Author + information
- Satoshi Aita, MDa,∗,
- Kuniomi Ogata, MEngc,∗,
- Kentaro Yoshida, MDa,b,∗ (, )
- Takeshi Inaba, RDCSa,
- Hisanori Kosuge, MDa,d,
- Takeshi Machino, MDa,
- Yasuaki Tsumagari, MDa,
- Ai Hattori, MDa,
- Yoko Ito, MDa,
- Yuki Komatsu, MDa,
- Kensuke Sekihara, PhDe,
- Hitoshi Horigome, MDf,
- Kazutaka Aonuma, MDa,
- Akihiko Nogami, MDa,
- Akihiko Kandori, PhDc,† and
- Masaki Ieda, MDa,†
- aDepartment of Cardiology, University of Tsukuba, Tsukuba, Japan
- bDepartment of Cardiology, Ibaraki Prefectural Central Hospital, Kasama, Japan
- cResearch and Development Group, Hitachi Ltd., Kokubunji, Japan
- dTsukuba Advanced Imaging Center, Tsukuba, Japan
- eSignal Analysis Inc., Hachioji, Japan
- fDepartment of Pediatrics, University of Tsukuba, Tsukuba, Japan
- ↵∗Address for correspondence:
Dr. Kentaro Yoshida, Department of Cardiology, Faculty of Medicine, University of Tsukuba, 1-1-1 Tennodai, Tsukuba 305-8575, Japan.
Objectives This study aimed to develop a novel premature ventricular contraction (PVC) mapping method to predict PVC origins in whole ventricles by merging a magnetocardiography (MCG) image with a cardiac computed tomography (CT) image.
Background MCG can noninvasively discriminate PVCs originating from the aortic sinus cusp from those originating from the right ventricular outflow tract.
Methods This study was composed of 22 candidates referred for catheter ablation of idiopathic PVCs. MCG and CT were performed the same day before ablation. Estimated origins by MCG-CT imaging using the recursive null steering spatial filter algorithm were compared with origins determined by electroanatomic mapping (CARTO, Biosense Webster, Inc., Diamond Bar, California) during the ablation procedure. Radiopaque acrylic markers for the CT scan and coil markers generating a weak magnetic field during MCG measurements were used as reference markers to merge the 2 images 3-dimensionally.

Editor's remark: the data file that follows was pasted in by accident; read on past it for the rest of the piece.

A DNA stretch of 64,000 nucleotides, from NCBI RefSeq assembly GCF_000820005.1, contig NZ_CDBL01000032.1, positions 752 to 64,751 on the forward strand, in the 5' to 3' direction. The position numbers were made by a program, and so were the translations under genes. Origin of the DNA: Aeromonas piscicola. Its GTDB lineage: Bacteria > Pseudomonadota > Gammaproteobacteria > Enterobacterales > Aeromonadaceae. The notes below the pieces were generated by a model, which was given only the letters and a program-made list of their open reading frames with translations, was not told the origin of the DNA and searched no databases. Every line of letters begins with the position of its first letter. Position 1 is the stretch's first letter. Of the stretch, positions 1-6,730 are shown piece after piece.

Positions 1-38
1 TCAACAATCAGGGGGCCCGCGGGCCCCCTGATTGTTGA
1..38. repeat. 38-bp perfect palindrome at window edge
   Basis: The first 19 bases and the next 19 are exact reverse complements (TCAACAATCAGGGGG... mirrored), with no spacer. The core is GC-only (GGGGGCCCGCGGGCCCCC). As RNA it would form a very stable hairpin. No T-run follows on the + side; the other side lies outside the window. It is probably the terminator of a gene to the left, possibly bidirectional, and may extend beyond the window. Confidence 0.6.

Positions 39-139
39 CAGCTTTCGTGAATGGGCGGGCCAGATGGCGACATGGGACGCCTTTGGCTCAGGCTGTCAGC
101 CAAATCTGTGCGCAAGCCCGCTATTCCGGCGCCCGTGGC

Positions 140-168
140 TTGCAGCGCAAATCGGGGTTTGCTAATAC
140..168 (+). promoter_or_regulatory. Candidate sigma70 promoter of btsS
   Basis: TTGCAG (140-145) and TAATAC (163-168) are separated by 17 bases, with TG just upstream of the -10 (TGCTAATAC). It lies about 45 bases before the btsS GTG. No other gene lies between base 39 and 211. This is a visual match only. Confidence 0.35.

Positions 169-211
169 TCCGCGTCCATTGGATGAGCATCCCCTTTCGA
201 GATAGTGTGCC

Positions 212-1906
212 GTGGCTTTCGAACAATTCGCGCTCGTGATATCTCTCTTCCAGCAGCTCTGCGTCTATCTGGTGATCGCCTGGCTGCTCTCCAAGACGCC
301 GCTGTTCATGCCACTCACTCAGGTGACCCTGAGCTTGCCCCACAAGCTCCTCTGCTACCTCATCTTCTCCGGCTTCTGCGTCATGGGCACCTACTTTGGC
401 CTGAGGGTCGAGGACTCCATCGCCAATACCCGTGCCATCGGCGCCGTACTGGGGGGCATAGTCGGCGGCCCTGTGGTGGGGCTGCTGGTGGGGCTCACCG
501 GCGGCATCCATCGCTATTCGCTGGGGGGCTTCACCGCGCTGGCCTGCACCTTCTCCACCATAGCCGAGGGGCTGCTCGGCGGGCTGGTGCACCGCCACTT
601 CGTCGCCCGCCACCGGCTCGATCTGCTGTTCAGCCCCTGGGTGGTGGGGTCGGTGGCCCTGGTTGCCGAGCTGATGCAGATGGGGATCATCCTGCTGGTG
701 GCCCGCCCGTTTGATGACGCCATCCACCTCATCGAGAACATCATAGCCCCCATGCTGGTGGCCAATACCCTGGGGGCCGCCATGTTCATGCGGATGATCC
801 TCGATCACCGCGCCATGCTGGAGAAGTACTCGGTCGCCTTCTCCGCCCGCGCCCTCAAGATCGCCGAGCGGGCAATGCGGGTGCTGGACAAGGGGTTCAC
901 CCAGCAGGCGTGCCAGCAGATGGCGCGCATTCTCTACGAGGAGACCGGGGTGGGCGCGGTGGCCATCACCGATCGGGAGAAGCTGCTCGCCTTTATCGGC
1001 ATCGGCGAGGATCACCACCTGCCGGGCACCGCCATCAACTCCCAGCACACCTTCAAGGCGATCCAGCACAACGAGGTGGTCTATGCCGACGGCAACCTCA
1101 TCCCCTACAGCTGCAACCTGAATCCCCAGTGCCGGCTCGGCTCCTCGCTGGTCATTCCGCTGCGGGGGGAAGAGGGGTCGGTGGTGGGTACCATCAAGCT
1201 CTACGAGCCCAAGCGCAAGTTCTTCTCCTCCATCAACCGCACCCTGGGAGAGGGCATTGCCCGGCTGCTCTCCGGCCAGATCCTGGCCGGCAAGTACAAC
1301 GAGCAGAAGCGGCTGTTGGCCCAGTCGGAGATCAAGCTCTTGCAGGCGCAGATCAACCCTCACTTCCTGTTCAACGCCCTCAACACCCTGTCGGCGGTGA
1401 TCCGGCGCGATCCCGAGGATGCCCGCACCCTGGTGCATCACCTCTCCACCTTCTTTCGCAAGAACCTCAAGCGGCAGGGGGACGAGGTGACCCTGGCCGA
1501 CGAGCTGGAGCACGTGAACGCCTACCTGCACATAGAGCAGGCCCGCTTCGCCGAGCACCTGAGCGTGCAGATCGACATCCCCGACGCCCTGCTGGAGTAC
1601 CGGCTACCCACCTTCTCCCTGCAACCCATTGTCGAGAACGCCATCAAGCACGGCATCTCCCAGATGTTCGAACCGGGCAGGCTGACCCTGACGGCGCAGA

Results PVC origins were determined by endocardial and epicardial mapping and ablation results in 18 (86%) patients (right ventricular outflow tract in 10 patients, aortic sinus cusp in 2 patients, interventricular septum in 1 patient, near His bundle in 1 patient, right ventricular free wall in 1 patient, and left ventricular free wall in 3 patients). Estimated origins by MCG-CT imaging matched the origins determined during the procedure in 94% (17 of 18) of patients, whereas the electrocardiography algorithms were accurate in only 56% (10 of 18). Discrimination of an epicardium versus an endocardium or right- versus left-sided septum was successful in 3 of 4 patients (75%).
Conclusions The diagnostic accuracy of noninvasive MCG-CT mapping was high enough to allow clinical use to predict the site of PVC origins in the whole ventricles.
- catheter ablation
- computed tomography
- noninvasive mapping
- premature ventricular contraction
↵∗ Drs. Aita and Ogata contributed equally to this work and are joint first authors.
↵† Drs. Kandori and Ieda contributed equally to this work and are joint senior authors.
This work was supported by JPS KAKENHI grant number JP17K09484. Dr. Aonuma has received a research grant from Hitachi, Ltd. Dr. Nogami has received honoraria from Abbott and an endowment from Medtronic and Johnson and Johnson. Mr. Ogata holds the patent JP6393173B, position estimation method, and position estimation system. Dr. Kandori holds the patent JP6393173B, positional estimation method and positional estimation system. All other authors have reported that they have no relationships relevant to the contents of this paper to disclose.
The authors attest they are in compliance with human studies committees and animal welfare regulations of the authors’ institutions and Food and Drug Administration guidelines, including patient consent where appropriate. For more information, visit the JACC: Clinical Electrophysiology author instructions page.
- Received January 31, 2019.
- Revision received May 14, 2019.
- Accepted June 19, 2019.
- 2019 The Authors